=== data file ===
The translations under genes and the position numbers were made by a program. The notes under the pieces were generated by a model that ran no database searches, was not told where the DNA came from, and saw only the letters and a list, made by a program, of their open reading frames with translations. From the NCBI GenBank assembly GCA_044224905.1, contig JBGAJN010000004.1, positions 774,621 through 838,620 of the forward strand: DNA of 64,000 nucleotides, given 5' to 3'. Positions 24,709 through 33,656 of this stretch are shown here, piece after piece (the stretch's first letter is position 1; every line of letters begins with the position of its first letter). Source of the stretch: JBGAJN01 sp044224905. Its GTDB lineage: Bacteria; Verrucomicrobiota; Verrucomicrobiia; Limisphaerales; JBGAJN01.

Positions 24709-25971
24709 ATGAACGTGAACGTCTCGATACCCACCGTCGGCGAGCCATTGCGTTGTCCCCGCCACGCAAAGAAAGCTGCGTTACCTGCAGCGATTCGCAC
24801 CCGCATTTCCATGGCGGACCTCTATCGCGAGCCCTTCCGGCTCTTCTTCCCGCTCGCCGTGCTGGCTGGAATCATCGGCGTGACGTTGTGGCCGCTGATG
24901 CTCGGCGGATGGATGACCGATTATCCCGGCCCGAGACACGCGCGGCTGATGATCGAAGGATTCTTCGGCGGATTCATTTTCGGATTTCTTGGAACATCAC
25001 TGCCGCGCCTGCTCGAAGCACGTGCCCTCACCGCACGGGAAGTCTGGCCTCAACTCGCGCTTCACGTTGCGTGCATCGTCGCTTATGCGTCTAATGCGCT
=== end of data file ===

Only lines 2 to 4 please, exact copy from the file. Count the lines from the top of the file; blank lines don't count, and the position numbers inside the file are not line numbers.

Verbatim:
Positions 24709-25971
24709 ATGAACGTGAACGTCTCGATACCCACCGTCGGCGAGCCATTGCGTTGTCCCCGCCACGCAAAGAAAGCTGCGTTACCTGCAGCGATTCGCAC
24801 CCGCATTTCCATGGCGGACCTCTATCGCGAGCCCTTCCGGCTCTTCTTCCCGCTCGCCGTGCTGGCTGGAATCATCGGCGTGACGTTGTGGCCGCTGATG